Of this, that and the other:
The Indiana Pacers scored a nice road win over the Chicago Bulls the other night.
Except that it was a home game. The friendly confines of Bankers Life Fieldhouse were only marginally friendly.
Though not exactly United Center South, Bulls fans certainly made themselves known. Even watching the game from home on ESPN, it was impossible not to feel their presence. A casual observer might have thought it was a neutral court.
Thus, the season-long conundrum continues. We ask, what’s wrong with us as Pacers fans? The team has the second-best record in the NBA’s Eastern Conference but sports the poorest ratio of victories to attendance. They’re giving us what we won’t pay for, at least in abundance or absent of an attractive opponent. Thus, when a regional foe with a national following—the Bulls—comes to town, their fans eagerly snap up the seats the locals take a pass on. For many, the trip down Interstate 65 is worth it to see the team they can’t witness in the always-sold-out United Center.
It’s not my place to lay a guilt trip or beat up on anyone. The Pacers operate in a free and open marketplace. And this market—crowded with sports and entertainment options—has chosen to hold on to its collective wallet, even as the franchise has wrapped its arms around on-court success and off-court goodness.
There are multiple reasons, but at the bottom of the list—or not even belonging on it—is the ludicrous notion forwarded by a national radio numbskull that we are a collection of closet racists. No more needs to be said about that.
Actually, I think the Pacers may have overexposed themselves in our living rooms at the expense of underexposing themselves at the fieldhouse. Every one of the Pacers’ 41 home dates (in fact, all 82 of their games) is on television. Fact is, the Pacers get strong ratings on Fox Sports Midwest, so it’s not like the interest isn’t there.
The fieldhouse experience, in my view, remains special, and anyone who complains about the nosebleed seats at BLF hasn’t spent time in the upper deck at other arenas (you are closer to the Loop than you are to the court from the upper-deck seats at the United Center). Yet even good seats at the fieldhouse can be had at well below NBA market rates. That’s another reason Bulls fans come to Indy: they think our cheap seats are really cheap.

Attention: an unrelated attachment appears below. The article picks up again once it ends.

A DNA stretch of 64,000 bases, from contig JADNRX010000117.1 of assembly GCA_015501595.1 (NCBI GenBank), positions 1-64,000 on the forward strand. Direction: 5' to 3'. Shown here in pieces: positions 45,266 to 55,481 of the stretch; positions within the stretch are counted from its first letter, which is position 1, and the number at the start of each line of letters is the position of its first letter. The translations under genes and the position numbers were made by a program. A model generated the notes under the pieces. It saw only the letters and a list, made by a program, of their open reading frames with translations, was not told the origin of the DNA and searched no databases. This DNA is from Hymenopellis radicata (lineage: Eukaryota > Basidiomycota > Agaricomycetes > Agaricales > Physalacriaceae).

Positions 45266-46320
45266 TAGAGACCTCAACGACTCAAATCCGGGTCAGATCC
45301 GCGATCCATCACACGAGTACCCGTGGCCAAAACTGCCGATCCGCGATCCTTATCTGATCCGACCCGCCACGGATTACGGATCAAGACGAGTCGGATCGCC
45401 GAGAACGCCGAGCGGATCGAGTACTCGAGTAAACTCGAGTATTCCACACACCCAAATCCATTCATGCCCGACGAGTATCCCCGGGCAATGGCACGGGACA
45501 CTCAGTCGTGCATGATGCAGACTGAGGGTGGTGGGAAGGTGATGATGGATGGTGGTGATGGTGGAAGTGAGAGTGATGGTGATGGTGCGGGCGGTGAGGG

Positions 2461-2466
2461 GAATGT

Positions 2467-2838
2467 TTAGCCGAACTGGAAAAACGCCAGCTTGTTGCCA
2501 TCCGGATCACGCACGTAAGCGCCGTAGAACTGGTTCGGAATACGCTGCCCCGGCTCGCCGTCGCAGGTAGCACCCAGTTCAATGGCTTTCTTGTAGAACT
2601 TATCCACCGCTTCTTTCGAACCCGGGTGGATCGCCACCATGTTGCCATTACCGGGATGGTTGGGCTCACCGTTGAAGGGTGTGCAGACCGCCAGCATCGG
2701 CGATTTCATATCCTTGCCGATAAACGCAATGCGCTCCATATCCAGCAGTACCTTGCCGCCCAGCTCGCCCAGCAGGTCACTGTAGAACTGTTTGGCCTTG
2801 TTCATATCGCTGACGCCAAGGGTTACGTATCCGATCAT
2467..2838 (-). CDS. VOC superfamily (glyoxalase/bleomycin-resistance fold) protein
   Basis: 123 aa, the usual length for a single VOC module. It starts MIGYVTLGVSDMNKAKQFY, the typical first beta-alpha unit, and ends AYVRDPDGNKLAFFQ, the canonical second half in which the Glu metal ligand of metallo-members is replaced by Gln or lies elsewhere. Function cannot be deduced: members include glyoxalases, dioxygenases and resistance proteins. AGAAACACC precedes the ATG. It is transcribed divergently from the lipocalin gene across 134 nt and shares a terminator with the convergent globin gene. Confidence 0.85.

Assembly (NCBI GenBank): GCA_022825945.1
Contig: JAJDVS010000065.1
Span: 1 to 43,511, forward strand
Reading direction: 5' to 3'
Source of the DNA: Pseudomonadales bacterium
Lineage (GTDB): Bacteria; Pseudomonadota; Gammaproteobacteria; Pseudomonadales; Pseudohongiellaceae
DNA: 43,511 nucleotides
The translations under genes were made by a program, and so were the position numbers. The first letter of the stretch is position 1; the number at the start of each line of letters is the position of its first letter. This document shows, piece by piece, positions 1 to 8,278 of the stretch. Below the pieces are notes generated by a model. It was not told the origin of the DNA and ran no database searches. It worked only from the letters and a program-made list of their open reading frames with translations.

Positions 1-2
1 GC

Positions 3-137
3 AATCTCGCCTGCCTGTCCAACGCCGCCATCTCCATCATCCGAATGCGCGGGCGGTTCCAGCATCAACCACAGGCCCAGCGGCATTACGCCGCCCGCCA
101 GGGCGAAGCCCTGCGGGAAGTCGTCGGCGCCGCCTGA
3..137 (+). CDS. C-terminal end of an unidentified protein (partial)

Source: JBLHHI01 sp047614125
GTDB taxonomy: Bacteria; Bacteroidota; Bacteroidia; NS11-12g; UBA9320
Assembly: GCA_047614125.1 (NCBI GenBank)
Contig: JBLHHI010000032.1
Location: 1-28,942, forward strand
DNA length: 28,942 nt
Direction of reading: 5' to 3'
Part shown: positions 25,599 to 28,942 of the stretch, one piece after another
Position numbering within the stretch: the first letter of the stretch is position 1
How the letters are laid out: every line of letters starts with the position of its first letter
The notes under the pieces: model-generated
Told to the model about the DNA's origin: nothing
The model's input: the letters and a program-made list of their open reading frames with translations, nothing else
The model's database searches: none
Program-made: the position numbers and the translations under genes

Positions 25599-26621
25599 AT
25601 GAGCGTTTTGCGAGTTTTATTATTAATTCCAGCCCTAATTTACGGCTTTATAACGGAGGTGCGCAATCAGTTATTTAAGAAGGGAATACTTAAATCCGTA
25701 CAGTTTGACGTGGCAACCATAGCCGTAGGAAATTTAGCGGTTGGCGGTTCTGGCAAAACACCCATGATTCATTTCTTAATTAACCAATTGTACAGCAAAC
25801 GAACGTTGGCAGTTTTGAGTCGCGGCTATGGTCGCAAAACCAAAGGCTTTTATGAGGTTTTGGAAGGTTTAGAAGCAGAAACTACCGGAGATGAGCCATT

But no, Indy is not Chicago as a pro sports market and, honestly, the Pacers are not the Bulls as a pro sports franchise. They have demand, we have supply.
• Moving on, but staying on Chicago versus Indy: News that the Big Ten men’s basketball tournament at the 23,000-seat United Center sold out well in advance should raise concern among the local sports community.
Yes, this has been a banner basketball year for the Big Ten. Its undisputed position as the best basketball conference in the country no doubt contributes to the ticket demand in Chicago. And yes, during the years the tournament has taken place in Indianapolis, the market-dominant Indiana University Hoosiers have not been contenders.
But Indy never has had an advance sellout at the 18,000-seat fieldhouse.
The tournament (women’s as well) alternates between Indianapolis and Chicago for the next four years. In my not-unbiased opinion, Indy lays waste to the Windy City in terms of atmosphere and convenience. But Chicago is Chicago, and a sold-out arena in the Big Ten’s hometown commands attention.
Oh, one other note: Don Welsh, the CEO of Chicago’s tourism bureau, came from here. I worked for the guy at VisitIndy. He’s sharp, shrewd and aggressive. And he has Indy’s sports event business in his crosshairs. In the next bid cycle, he can be counted on to be very aggressive in pursuing the Big Ten basketball tournaments. Ditto for the Big Ten football championship.
• Finally, if you haven’t seen producer/writer Ted Green’s documentary, “Undefeated: The Roger Brown Story,” find it on WFYI’s listings or purchase the DVD. Green—via his written dialogue, heartwarming interviews, resounding testimonials and amazing video—truly captured the essence and relatively unknown greatness of the late Pacers star.
And at the end I was glad I watched it … because I needed a good cry. While it’s very much an Indiana story, it’s also a very human story that would play well in any market. Hope it gets wider distribution.•
Benner is senior associate commissioner for external affairs for the Horizon League college athletic conference and a former sports columnist for The Indianapolis Star. His column appears weekly. He can be reached at email@example.com. He also has a blog, www.indyinsights.com.